Guidance on powered gate safety is being given to local authority officials, building and construction professionals and architects in a series of Continuous Professional Development (CPD) seminars being delivered in the run up to Gate Safety Week (October 12 – 18).
The seminar programme is a key part of the high profile Gate Safety Week campaign which is raising awareness of the safety risks posed by incorrectly installed and poorly maintained automated gates.
Gate Safety Week is being run by the Door & Hardware Federation (DHF) Powered Gate Group to hammer home a key message: All those responsible for automated gates – owners, maintainers, installers – must ensure the gates are safe to use.
In recent years, three children and three adults have been killed in gate accidents in the UK. There are more than 500,000 automated gates in service in car parks, commercial buildings, schools, apartment blocks and public buildings around the country – yet it is estimated less than 30 per cent of these are safe to use.
The seminars are being presented by Neil Sampson, director of Green Gate Access Systems. He is chairman of the DHF Powered Gate Group, which represents Britain’s leading manufacturers, suppliers, installers and maintainers of powered automatic gates and gate automation equipment.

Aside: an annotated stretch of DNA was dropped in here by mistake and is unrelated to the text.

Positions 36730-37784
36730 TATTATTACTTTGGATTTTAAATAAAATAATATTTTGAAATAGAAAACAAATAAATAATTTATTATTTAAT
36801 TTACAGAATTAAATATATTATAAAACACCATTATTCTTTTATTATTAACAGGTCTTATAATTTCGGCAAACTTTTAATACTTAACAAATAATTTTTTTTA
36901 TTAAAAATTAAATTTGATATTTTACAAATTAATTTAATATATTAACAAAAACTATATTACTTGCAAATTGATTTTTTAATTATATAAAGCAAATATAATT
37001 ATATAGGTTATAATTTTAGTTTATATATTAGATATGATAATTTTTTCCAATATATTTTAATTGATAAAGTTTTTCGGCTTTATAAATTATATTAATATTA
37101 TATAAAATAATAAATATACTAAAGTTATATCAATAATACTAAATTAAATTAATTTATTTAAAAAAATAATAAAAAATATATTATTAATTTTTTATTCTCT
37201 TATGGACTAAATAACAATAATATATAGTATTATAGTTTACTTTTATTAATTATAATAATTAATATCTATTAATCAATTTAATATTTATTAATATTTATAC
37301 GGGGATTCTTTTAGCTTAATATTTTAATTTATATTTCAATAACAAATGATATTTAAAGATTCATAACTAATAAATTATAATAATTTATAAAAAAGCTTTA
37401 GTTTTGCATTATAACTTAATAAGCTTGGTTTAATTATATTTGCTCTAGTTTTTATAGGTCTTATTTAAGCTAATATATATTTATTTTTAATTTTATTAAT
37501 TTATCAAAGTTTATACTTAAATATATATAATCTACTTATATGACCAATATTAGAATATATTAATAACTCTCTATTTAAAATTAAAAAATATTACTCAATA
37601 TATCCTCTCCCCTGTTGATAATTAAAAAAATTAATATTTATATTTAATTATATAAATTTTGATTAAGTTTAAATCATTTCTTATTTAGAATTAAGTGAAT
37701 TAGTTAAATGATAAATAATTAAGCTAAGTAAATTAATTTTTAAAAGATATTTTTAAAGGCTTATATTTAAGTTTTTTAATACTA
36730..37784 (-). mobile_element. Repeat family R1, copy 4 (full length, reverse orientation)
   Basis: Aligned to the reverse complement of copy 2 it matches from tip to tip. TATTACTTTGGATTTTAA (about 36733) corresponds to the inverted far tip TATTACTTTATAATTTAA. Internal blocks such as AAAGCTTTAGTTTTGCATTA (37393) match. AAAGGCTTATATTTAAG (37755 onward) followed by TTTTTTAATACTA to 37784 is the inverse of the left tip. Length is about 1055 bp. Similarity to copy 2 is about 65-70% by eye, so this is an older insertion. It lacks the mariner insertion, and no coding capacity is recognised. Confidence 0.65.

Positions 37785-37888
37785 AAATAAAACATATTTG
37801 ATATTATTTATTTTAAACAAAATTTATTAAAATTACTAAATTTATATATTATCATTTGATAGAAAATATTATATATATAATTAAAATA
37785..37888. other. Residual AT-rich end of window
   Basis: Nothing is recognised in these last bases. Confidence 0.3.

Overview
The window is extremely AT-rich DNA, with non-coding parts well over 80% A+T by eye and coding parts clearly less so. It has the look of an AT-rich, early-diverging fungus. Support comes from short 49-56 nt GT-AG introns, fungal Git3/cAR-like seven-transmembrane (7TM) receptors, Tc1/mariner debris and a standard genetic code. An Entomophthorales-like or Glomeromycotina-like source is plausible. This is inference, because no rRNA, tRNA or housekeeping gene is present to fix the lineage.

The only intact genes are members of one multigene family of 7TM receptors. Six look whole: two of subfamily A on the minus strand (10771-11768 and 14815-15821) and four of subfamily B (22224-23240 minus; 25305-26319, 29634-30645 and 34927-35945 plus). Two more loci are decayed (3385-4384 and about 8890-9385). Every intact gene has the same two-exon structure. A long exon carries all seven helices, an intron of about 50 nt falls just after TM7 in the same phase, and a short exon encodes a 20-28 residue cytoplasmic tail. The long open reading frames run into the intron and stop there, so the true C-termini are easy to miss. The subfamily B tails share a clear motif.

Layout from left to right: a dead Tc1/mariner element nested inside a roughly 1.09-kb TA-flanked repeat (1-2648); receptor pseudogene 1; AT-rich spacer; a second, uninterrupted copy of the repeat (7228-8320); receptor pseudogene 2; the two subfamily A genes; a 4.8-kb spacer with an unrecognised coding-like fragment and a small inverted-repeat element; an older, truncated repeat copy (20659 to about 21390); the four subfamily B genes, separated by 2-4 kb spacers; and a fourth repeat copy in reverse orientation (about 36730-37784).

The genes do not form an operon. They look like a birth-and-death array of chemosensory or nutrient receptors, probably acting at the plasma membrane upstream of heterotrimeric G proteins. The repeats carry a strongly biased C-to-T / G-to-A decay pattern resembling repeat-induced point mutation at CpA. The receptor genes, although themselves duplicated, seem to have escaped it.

More than 200 county council architectural liaison officers, construction professionals, surveyors and architects are attending the CPD-recognised seminars. Neil describes the large scale of the problem of unsafe gates, outlines the legislation and standards governing gate safety and shows who is responsible for ensuring both new and existing gate installations are compliant and safe.
“Properly installed and maintained automated gates are perfectly safe to use – but the majority of them still do not comply with current legislation and are potentially dangerous,” said Neil.
“The proportion of unsafe gates is thankfully falling as installation standards in the industry continue to rise, due to responsible manufacturers and installers joining our gate safety campaign. But there is much more work to do.
“The seminars are designed to show that the standards governing gate safety are actually in place to help those responsible for powered gates. They explain what the risks are and how those risks can be identified by testing and then eliminated.
“Our industry will no longer tolerate unsafe automated gate installations being carried out by unskilled installers, or gates that are dangerous due to lack of testing and maintenance.”
The next seminars are being held at Gillingham (September 8); Waterloo, London (September 9); Salisbury (September 17); and Dover (November 3). To book places at a seminar contact the DHF (01827 52337, firstname.lastname@example.org
Advice on gate safety and more details on the campaign are available from www.gatesafetyweek.org.uk